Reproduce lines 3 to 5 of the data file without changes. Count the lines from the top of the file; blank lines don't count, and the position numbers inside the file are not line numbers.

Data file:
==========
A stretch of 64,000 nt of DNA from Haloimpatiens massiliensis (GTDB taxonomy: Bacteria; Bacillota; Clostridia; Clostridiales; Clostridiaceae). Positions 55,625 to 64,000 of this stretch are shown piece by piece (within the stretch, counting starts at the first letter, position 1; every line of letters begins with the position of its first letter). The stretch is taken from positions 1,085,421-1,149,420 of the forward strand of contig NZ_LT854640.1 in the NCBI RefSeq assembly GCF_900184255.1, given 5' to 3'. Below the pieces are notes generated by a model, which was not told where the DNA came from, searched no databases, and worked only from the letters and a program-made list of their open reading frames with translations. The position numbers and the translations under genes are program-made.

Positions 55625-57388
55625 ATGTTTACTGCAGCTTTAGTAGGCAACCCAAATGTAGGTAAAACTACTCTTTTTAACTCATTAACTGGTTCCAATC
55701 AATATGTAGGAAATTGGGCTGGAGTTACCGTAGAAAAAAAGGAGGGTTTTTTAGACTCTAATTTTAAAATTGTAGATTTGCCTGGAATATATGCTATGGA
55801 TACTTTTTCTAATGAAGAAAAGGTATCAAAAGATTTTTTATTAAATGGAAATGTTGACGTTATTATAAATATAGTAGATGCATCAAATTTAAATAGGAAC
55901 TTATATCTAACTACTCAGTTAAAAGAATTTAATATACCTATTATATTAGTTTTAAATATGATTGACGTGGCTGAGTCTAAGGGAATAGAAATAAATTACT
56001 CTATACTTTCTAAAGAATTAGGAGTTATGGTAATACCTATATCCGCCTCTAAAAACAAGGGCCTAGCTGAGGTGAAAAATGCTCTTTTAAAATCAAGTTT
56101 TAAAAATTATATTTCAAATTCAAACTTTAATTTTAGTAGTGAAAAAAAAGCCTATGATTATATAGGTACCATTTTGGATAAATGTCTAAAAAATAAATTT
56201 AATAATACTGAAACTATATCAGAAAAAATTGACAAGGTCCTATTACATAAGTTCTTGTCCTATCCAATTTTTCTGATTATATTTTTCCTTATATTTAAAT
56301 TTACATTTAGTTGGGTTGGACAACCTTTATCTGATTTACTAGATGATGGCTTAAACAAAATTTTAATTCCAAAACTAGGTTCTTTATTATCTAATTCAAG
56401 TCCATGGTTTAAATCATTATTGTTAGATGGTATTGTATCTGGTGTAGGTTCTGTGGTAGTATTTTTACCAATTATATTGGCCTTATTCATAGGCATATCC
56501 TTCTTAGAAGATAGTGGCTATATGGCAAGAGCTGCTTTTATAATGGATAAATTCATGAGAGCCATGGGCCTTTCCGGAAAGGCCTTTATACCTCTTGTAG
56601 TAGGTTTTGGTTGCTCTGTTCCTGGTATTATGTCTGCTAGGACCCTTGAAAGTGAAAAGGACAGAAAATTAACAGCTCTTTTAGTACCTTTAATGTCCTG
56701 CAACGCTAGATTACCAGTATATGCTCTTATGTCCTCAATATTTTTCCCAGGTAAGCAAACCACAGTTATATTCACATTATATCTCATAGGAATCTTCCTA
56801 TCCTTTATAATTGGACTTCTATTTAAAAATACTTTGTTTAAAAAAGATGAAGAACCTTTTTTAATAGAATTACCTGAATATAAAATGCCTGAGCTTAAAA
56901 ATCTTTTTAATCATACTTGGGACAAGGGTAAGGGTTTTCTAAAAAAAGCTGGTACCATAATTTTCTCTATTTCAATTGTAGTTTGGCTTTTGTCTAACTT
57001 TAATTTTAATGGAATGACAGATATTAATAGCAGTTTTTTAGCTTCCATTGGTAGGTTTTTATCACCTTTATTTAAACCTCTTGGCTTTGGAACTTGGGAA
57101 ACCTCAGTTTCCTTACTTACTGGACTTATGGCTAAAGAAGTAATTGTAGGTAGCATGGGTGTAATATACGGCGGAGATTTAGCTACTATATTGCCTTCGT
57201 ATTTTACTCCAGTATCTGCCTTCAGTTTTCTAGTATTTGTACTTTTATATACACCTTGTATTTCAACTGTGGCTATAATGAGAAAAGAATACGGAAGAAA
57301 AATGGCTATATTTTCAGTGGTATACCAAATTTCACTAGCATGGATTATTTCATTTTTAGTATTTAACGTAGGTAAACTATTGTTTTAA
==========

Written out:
55625 ATGTTTACTGCAGCTTTAGTAGGCAACCCAAATGTAGGTAAAACTACTCTTTTTAACTCATTAACTGGTTCCAATC
55701 AATATGTAGGAAATTGGGCTGGAGTTACCGTAGAAAAAAAGGAGGGTTTTTTAGACTCTAATTTTAAAATTGTAGATTTGCCTGGAATATATGCTATGGA
55801 TACTTTTTCTAATGAAGAAAAGGTATCAAAAGATTTTTTATTAAATGGAAATGTTGACGTTATTATAAATATAGTAGATGCATCAAATTTAAATAGGAAC